Ehlers-Danlos syndromes (EDS) - Jess's Story

Oh, wow how do you do bend your arms like that?! you really are double jointed aren’t you?! Geez you’ve got skinny, long toes and fingers, don’t you?! Wow you can do the splits?! Look at those bruises how did you get those?! You’re such a klutz! If I had a dollar for every time, I’ve heard any one of these comments… For the most part I’d just laugh it off or be proud of my party tricks and most likely be just as in the dark as to how I got those bruises as the person asking!

Truth is I am a klutz, I am accident prone, I’m the girl who plays Wii bowling and sprains her ankles (this isn’t a one off either its happened so many times if my GP saw me limping he’d literally laugh and say along the lines of ‘let me guess Wii bowling?) or it could just be walking along a knee gives out when I’m in a not so flat pair of shoes and boom my ankle rolls and another sprain. Oh there’s also been the time I played netball, a few days later I had chest pain so bad I couldn’t take a deep breath (it eased enough I could breathe with tolerable pain) fast forward like 3 months full of hospital visits, weekly GP visits, tests and turns out I had a slipped rib once it was put back in place I was good as new (still get them to this day, yes they’re painful but now I just pop them back myself 😊 )

These are just a few examples of some of the more memorable injuries in a very long list that doctors like everyone just attributed to me being accident prone which in their defence I don’t blame them. The reality is pain is a pretty much daily occurrence for me (admittedly in varying severity) and sprains are common if so unless it’s severe I generally adopt a it’ll be right approach and continue with whatever I’m doing.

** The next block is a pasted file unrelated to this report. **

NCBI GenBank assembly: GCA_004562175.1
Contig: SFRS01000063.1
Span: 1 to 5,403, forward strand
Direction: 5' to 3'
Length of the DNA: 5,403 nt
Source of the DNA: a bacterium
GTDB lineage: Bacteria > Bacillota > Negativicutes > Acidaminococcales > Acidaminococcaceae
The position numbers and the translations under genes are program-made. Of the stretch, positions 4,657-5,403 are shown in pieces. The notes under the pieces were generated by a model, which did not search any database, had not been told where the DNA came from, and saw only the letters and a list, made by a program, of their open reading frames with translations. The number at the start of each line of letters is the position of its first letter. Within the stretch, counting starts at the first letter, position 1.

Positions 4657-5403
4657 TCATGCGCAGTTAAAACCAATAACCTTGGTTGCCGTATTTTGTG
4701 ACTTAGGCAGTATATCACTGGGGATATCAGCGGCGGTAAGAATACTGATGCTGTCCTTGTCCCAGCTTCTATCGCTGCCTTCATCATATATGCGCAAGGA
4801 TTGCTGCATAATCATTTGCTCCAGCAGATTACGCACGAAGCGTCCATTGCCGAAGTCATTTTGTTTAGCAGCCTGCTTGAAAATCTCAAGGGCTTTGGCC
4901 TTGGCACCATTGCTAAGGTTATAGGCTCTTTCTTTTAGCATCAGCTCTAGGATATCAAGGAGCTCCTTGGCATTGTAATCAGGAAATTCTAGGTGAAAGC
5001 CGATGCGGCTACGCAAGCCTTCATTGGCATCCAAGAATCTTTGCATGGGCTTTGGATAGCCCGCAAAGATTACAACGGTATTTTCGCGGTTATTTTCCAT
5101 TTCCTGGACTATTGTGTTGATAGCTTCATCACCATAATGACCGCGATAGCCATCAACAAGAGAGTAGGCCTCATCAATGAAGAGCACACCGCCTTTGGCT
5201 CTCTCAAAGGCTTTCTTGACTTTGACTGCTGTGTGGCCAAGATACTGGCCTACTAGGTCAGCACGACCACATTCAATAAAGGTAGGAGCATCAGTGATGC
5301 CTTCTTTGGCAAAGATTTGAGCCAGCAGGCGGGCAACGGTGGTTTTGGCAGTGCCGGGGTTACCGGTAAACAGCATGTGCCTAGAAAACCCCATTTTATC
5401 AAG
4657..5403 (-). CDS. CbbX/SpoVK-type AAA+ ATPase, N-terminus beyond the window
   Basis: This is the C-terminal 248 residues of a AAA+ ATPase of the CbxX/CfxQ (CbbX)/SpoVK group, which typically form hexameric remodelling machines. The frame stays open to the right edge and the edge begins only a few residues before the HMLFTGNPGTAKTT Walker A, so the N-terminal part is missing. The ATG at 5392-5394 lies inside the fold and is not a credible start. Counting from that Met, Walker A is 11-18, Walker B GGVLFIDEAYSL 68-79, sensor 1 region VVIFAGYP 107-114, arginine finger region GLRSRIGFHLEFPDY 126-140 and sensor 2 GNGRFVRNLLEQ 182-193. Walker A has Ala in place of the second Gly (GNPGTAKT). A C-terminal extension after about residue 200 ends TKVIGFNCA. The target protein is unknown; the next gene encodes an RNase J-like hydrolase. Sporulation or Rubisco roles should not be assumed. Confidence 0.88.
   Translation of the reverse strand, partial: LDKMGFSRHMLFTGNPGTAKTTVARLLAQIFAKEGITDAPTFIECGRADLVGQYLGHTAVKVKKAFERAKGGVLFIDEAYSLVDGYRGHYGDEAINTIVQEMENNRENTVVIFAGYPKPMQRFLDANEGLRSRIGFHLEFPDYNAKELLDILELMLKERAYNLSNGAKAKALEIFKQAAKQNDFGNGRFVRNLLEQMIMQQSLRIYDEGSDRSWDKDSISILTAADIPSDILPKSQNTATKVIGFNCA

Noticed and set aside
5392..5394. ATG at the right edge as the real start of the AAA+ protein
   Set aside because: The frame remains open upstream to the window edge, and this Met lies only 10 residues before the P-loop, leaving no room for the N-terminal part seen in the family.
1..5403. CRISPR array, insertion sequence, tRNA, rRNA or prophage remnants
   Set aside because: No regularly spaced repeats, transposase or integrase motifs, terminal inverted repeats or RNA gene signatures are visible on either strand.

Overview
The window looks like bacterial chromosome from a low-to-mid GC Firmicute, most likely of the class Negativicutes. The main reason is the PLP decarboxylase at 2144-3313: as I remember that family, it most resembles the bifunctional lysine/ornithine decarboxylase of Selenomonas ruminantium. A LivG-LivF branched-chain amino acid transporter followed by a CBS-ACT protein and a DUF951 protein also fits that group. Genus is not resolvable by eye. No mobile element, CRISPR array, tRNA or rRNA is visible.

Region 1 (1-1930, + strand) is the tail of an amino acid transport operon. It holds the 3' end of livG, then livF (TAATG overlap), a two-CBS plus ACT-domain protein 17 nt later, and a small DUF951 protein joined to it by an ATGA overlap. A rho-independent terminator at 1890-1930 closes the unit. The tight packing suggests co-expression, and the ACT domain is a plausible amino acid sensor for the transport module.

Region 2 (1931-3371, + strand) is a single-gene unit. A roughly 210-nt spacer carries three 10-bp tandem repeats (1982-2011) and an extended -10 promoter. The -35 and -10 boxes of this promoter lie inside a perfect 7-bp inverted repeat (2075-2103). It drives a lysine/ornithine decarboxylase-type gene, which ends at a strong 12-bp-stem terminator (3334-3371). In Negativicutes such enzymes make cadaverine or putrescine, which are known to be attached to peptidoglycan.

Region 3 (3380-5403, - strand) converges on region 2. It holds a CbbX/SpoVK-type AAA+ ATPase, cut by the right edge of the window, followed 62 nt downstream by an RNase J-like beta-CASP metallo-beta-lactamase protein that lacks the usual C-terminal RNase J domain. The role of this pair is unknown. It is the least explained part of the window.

Yet one injury changed all of that. I was walking along Christmas shopping and my leg had been painful earlier, but I brushed it off as muscle pains something not uncommon to me. Suddenly I felt my knee give out it went one way and my body went another and I fell forward luckily onto my mum in front of me but this time I knew I’d done damage the pain was immediate and more severe than any in the past. I sat down for a while then leaned on a trolley trying to put as little weight as possible on it (I’d driven an hour for this I was going to finish my shopping in pain or otherwise!). Once I got home, I knew I needed to get it looked at. I hadn’t been happy with my current physio for a while and messaged a friend who had seen one who she raved about so decided to try them, initially the first physio assessed me (it was a Friday) and put me on crutches then booked me into see his boss a knee specialist first thing Monday. Best. Decision. Ever.

During his assessment he noticed my tendency to be extremely flexible and was asking me a lot of questions about previous injuries, bruising etc I did wonder why all the questions but thought least he’s thorough. Once he finished, he said I think you might have Ehlers Danlos Syndrome (EDS) hypermobility has anyone ever mentioned this to you? That moment literally changed my life. No doctor had ever mentioned it and I’d never really heard of it, but he was convinced. I did some research and suddenly it all made sense, the bruising, the sprains everything! Even the Postural Orthostatic Tachycardia Syndrome (POTS) I’d been diagnosed with in years prior had links to EDS! It was literally the lightbulb moment and I was so excited that finally there might be an explanation for all of this!